CF Advocates Convene on Capitol Hill for 2017 March on the Hill

As part of the Cystic Fibrosis Foundation's 11th annual March on the Hill, more than 100 advocates from 44 states met with nearly 300 elected officials or their staff to help ensure that everyone with cystic fibrosis has access to high-quality, specialized care and adequate, affordable health care.

March 3, 2017 | 3 min read

On March 2, 102 advocates met with 282 members of Congress or their staff to talk about life with cystic fibrosis and the importance of quality, affordable health coverage.

The 11th annual March on the Hill featured more than 100 volunteers meeting with nearly 300 Members of Congress or their staff to discuss the critical importance of adequate and available health care to the cystic fibrosis community.

Participants emphasized the demanding medical needs of people with CF and the staggering costs associated with such a high level of care. For example, half of people with CF spend $300 or more on monthly premiums to maintain coverage. Just as many people with CF spend over $200 out-of-pocket each month on CF-related medications.

“While the future of health care is being fiercely debated in Washington, our volunteers met directly with their Members of Congress to explain the importance of quality health insurance in accessing life-saving treatments and care," said Mary Dwight, senior vice president for policy and patient assistant programs for the CF Foundation. “Our community is an inspiration, and together, we are tenacious advocates for people with cystic fibrosis.”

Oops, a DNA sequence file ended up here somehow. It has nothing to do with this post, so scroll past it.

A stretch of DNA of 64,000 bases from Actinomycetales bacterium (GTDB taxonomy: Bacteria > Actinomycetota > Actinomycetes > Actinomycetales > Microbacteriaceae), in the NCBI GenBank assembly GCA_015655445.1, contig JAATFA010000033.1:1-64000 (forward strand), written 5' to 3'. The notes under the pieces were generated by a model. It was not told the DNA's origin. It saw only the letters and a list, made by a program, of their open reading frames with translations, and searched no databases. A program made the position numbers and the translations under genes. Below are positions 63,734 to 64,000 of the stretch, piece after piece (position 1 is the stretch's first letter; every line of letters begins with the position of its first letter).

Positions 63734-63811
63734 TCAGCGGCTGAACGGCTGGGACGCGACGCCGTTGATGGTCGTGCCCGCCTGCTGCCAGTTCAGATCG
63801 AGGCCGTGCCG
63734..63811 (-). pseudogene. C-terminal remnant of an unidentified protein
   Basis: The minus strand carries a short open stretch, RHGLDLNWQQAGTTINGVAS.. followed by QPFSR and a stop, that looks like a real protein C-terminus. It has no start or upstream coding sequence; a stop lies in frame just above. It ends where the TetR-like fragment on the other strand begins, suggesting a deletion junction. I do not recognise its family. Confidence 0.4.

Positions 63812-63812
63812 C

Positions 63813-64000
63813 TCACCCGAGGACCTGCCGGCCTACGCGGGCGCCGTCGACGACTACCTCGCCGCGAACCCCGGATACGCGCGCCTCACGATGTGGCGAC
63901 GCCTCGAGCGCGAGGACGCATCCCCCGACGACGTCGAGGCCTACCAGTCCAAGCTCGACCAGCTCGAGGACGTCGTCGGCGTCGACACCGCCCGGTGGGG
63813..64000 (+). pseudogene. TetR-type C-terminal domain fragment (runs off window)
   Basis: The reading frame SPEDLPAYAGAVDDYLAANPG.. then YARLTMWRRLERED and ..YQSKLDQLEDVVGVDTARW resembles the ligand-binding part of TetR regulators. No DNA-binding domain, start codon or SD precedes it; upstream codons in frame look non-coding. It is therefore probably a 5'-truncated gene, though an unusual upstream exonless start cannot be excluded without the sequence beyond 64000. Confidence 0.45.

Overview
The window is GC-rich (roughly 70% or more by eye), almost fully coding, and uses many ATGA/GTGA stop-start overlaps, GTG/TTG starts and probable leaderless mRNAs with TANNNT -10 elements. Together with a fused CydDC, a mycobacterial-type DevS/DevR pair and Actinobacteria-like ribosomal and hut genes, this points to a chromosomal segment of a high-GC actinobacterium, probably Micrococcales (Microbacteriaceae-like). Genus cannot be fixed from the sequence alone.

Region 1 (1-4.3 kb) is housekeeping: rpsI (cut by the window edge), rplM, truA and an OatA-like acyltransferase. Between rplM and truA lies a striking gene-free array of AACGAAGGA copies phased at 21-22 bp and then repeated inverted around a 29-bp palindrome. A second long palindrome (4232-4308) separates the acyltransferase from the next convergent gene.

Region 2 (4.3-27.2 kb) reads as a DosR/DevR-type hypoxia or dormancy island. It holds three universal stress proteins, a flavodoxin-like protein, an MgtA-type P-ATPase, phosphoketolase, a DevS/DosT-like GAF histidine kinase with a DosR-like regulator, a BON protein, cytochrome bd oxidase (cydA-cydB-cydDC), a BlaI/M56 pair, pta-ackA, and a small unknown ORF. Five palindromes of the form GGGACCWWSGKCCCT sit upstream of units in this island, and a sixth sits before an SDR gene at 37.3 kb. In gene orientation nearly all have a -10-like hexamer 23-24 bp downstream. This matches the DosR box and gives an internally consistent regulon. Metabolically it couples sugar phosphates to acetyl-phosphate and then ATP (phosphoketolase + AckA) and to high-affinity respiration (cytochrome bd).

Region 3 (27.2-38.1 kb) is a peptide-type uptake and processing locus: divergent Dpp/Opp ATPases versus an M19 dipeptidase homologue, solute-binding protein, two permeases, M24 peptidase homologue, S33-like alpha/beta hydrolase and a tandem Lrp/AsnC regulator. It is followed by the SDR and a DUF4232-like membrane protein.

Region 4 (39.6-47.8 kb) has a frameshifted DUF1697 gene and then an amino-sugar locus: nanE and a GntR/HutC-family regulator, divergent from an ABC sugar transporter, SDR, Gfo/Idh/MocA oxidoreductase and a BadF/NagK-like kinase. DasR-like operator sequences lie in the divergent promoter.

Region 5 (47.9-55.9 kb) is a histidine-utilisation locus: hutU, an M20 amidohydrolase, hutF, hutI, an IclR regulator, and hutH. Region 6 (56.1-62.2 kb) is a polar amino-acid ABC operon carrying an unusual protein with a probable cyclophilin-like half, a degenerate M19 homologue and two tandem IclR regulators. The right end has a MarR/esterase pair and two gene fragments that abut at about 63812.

(Left to right) Matt Genova (New York), the Foundation's National Advocacy Co-Chair Melissa Shiffman (New York), the Foundation's ‎Managing Director of Major Gifts Gina Schewe, and Kate Niehaus (New York) discuss the health care needs of the cystic fibrosis community with Rep. Peter King (R-NY).

Protections in current health care law that are critical to people with CF and their families, include:

  • Coverage for people with pre-existing conditions, including guarantees that people with CF will be able to purchase health insurance, their health insurance will include services related to CF, and they will not be charged higher premiums because of their disease
  • Options for young people to stay on their parents' health insurance plans until age 26, as a majority of people with CF ages 18 to 25 still receive health insurance through their parents' plans
  • Prohibitions on lifetime or annual coverage caps, which can otherwise cause individuals and families to go into crippling medical debt in order to access vital care
  • Supporting Medicaid by retaining expanded eligibility and ensuring adequate funding, as Medicaid provides a critical source of coverage for 50 percent of children and one-third of adults with CF

Advocates also asked their members to support robust funding for the National Institutes of Health and the Food and Drug Administration. Both agencies play a crucial role in the development of new, specialized treatments and therapies for people with CF.

Learn more about the Foundation's policy principles and priorities in health care reform.

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Health Care Reform | Advocacy
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